The Ebola virus

The Ebola virus

Val Altounian/Science

How does Ebola spread? Hard facts from key studies

About 5 minutes into Tuesday’s press conference describing the first U.S. Ebola diagnosis, Tom Frieden, director of the U.S. Centers for Disease Control and Prevention (CDC), segued from talk of on-the-ground aid in Africa by saying, “But ultimately, we are all connected by the air we breathe.”

That comment—meant to express the importance of controlling the spread of the virus both overseas and in the United States—compelled Edward Goodman, an epidemiologist at Texas Health Presbyterian Hospital Dallas, who spoke after Frieden, to clarify: “Ebola is not transmitted by the air. It is not an airborne infection.”

Many news stories have driven home the point that the virus is mainly transmitted through direct contact with bodily fluids, people are only infectious when they develop symptoms, and it’s unlikely that Ebola will evolve to become airborne.

But there’s precious little data on some other practical questions: Which bodily fluids harbor the virus? Does it linger on objects touched by an infected person?

Hard data are scant in large part because Ebola outbreaks have been sporadic, and because every epidemic before the current one ended before even 500 people became infected. A few epidemiologic studies have interviewed infected people and their close contacts and clarified that it does not spread through the air. The studies also suggest that the main routes of transmission include touching an infected person, sharing a bed, and of course contact with bodily fluids. Funerals of Ebola patients also presented extremely high risks because of rituals that involve touching the body, group hand-washing, and communal meals.

One study examined skin from people who died from Ebola and suggested that sweat may play an important role. “One possible explanation for the role of direct physical contact in transmission is the presence of abundant virus particles and antigens in the skin in and around sweat glands,” the authors concluded. But the most comprehensive analysis done to date notes that risk factors differ depending on the stage of disease, and that people at late-stage disease or death are far more likely to transmit the virus.

A crucial 2007 paper, published in The Journal of Infectious Diseases, offers perhaps the best indication available of where the risks lie, and where they don’t. It analyzed samples from confirmed cases during a 2000 outbreak in Uganda, including people who were acutely ill or recovering. It also looked for the virus on objects, such as desks, walls, and gloves, in an Ebola isolation ward. The study’s numbers are small, but it’s the most detailed analysis published to date.

Below are the 2007 study’s key tables. One major takeaway: Infection is unlikely to come from a fateful encounter with a doorknob, or even from a handshake. The authors point out, however, that the methods they used to detect Ebola haven’t been extensively tested for use on objects, and the virus could have been present at undetectable concentrations.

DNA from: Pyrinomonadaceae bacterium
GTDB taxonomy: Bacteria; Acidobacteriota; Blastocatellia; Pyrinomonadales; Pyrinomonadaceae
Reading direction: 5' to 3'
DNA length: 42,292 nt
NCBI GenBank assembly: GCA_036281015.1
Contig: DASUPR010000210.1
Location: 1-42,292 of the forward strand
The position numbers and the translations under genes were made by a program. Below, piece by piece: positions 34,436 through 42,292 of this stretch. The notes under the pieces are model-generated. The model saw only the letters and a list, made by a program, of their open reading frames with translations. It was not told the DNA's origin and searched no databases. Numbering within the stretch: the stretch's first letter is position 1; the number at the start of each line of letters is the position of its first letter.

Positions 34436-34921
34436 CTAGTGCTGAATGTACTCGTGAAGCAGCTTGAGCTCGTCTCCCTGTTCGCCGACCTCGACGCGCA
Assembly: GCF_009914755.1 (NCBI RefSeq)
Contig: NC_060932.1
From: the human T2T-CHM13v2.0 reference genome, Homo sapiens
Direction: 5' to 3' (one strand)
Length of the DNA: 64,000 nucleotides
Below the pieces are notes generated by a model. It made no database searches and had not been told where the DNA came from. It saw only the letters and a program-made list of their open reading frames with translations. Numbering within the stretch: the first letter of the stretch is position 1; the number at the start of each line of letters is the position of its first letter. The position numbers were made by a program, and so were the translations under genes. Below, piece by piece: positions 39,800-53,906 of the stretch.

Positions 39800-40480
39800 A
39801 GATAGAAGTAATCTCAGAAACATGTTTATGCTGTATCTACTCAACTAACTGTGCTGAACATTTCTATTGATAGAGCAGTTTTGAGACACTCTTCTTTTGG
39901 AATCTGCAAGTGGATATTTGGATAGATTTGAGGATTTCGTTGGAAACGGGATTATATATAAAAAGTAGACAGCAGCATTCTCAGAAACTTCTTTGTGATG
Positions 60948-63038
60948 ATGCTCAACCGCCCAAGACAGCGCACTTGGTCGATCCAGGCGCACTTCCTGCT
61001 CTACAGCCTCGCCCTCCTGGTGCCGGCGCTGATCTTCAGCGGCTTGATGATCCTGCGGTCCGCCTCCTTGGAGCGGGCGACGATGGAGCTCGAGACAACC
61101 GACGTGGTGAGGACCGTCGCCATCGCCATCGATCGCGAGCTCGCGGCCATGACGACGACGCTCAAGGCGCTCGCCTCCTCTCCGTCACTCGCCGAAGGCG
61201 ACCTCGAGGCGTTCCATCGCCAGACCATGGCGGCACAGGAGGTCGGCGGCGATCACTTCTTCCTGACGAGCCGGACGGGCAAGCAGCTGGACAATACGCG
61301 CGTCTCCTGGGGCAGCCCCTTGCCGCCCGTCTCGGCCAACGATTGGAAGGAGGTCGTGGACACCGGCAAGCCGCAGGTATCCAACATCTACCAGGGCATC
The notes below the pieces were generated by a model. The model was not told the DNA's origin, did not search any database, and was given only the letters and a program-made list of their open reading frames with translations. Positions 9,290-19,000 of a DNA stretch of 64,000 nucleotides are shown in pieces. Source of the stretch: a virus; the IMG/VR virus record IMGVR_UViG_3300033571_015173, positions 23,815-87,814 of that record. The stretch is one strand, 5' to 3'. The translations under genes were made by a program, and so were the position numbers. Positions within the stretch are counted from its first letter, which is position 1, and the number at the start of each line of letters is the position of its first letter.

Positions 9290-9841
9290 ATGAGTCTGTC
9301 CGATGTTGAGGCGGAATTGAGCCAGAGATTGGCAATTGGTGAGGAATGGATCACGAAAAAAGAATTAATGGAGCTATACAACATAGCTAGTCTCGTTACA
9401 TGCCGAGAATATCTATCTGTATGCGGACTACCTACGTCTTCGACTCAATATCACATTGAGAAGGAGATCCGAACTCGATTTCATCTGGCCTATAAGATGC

Where researchers found the virus in an Ebola ward in Uganda

Sample taken from …
Sample color
Virus
culture result
(+/-)
RT-PCR*
result
(+/-)
Outside of ward:      
Changing room wall
Clear
-
-
Changing room desk (outside ward)
Clear
-
-
Exterior surface of door of isolation ward
Clear
-
-
Inside ward, “suspected” side:      
Nurse’s newly placed glove
Clear
-
-
Bed frame
Clear
-
-
Instrument tray for ward rounds
Clear
-
-
Inside ward, “probable” side      
Air (tube opened and capped, negative control 1)
Clear
-
-
Sterile swab (negative control 2)
Clear
-
-
Intravenous fluid support pole
Clear
-
-
Light switch
Clear
-
-
Floor
Clear
-
-
Handle of 0.05% bleach solution dispenser
Clear
-
-
Nurse’s clean apron
Clear
-
-
Nurse’s clean glove
Clear
-
-
Cle stethoscope
Clear
-
-
Stethoscope after use
Clear
-
-
Stethoscope after use and rinsing with 0.05% bleach solution
Clear
-
-
Bed frame
Clear
-
-
Bedside chair (2 different samples)
Clear
-
-
Food bowl
Clear
-
-
Spit bowl
Clear
-
-
Skin (hand) of patient attendants (3 different samples)
Clear
-
-
Clean glove of patient attendant
Clear
-
-
Corpse decontaminated with 0.5% bleach solution
Clear
-
-
Body bag decontaminated with 0.5% bleach solution (2 different samples)
Clear
-
-
Clean mattress
Clear
-
-
Intravenous tubing
Clear
-
-
Doctor’s blood-stained glove (positive control 1)
Pink
-
+
Bloody intravenous insertion site (positive control 2)
Red
-
+
% of all samples
0
7

*The Ebola Files: Given the current Ebola outbreak, unprecedented in terms of number of people killed and rapid geographic spread, Science and Science Translational Medicine have made a collection of research and news articles on the viral disease freely available to researchers and the general public.

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A 3D plot from a model of the Ebola risk faced at different West African regions over time.
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